|Japanese movie star Ken Takakura (R) poses with Chinese film director Zhang Yimou (L) as they walk on the red carpet for the opening ceremony of the 18th Tokyo International Film Festival. (AFP)
Chinese director Zhang Yimou was in his late 20s when he saw Ken Takakura take on Japanese mobsters on the big screen, a performance that helped inspire him to quit his cotton factory job and join film school.
Almost three decades, several box office hits and two Oscar nominations later, Zhang says his dream finally came true when he directed the Japanese actor in his new movie, which premiered at the Tokyo Film Festival this weekend.
The film, "Riding Alone for Thousands of Miles", follows the journey of a Japanese fisherman and his dying son as they travel to China in search of the secret behind a local opera.
"I created this film to make my dream come true," the 54-year-old director told reporters ahead of the world premiere of the movie, which opened the festival on Saturday.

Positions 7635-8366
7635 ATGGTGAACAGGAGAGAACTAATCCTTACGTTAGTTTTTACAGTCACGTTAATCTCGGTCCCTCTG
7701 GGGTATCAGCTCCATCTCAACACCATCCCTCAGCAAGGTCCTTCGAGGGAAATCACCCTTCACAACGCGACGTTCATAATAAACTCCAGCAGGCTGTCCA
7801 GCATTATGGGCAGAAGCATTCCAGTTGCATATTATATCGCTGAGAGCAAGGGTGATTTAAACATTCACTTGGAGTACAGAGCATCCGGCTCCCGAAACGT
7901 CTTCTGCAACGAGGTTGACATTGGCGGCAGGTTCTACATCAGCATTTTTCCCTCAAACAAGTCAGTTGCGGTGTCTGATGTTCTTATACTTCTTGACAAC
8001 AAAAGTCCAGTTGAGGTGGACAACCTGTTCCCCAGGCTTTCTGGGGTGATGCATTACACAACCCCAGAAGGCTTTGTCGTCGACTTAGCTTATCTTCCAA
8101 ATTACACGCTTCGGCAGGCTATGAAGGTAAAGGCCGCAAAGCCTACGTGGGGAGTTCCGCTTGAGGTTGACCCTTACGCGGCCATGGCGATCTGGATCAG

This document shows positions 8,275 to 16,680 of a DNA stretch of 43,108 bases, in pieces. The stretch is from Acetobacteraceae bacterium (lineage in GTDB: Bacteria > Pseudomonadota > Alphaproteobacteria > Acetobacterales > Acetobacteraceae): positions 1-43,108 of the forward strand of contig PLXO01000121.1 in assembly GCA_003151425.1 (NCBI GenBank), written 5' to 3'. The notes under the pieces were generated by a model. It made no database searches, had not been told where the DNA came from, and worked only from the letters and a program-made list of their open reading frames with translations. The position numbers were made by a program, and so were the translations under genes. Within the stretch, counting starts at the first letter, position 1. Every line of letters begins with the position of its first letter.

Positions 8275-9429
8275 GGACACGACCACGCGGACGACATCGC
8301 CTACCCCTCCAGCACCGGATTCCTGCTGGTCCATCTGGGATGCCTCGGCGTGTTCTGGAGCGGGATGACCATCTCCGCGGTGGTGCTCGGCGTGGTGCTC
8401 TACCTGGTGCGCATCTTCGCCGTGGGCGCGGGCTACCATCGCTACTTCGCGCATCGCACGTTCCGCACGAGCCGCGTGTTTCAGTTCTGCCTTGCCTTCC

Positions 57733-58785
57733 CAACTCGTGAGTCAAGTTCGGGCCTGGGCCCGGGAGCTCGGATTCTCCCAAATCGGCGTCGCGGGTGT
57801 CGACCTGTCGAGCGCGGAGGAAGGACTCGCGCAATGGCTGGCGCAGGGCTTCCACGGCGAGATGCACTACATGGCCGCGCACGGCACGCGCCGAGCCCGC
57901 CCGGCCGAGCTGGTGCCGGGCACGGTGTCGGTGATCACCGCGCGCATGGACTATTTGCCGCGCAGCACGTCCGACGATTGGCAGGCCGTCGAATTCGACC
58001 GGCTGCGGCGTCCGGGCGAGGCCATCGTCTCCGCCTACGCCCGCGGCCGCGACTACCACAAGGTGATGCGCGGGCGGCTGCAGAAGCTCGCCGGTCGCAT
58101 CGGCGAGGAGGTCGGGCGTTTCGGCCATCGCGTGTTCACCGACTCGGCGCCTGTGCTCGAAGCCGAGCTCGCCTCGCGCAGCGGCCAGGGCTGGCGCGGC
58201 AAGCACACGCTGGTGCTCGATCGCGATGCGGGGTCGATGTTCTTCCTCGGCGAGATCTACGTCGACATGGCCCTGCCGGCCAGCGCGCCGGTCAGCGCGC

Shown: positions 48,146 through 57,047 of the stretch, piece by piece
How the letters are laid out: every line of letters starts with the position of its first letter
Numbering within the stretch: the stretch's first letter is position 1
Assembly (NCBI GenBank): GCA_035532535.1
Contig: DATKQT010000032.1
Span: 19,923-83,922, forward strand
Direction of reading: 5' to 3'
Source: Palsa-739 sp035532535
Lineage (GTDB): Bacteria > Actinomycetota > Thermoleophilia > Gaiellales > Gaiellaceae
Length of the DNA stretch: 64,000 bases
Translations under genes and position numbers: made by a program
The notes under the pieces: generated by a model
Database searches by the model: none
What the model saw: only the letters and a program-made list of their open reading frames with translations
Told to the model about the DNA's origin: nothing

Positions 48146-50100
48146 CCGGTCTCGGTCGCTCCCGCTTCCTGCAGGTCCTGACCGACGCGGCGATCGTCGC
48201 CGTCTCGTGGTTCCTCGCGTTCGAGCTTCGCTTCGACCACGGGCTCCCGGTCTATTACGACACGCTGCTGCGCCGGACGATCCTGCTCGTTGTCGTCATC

"I was so impressed by Mr. Takakura's unique style of solitude and quietness when I saw his film 'Kimiyo Fundo no Kawa o Watare' (Cross the River with Anger) 30 years ago, before I entered a film school in Beijing," he said.
In the film Takakura played a prosecutor accused of a crime he did not commit who travels the length and breadth of Japan chasing the truth and trying to track down the leader of a crime syndicate plaguing the country.
The film was shown in China in the late 1970s after the Cultural Revolution and was a huge instant success throughout the nation.
Takakura, known for his brooding style and tough-guypersona, has been nicknamed the " Clint Eastwood" of Japan for his roles in 1960s gangster movies on the Yakuza crime syndicate.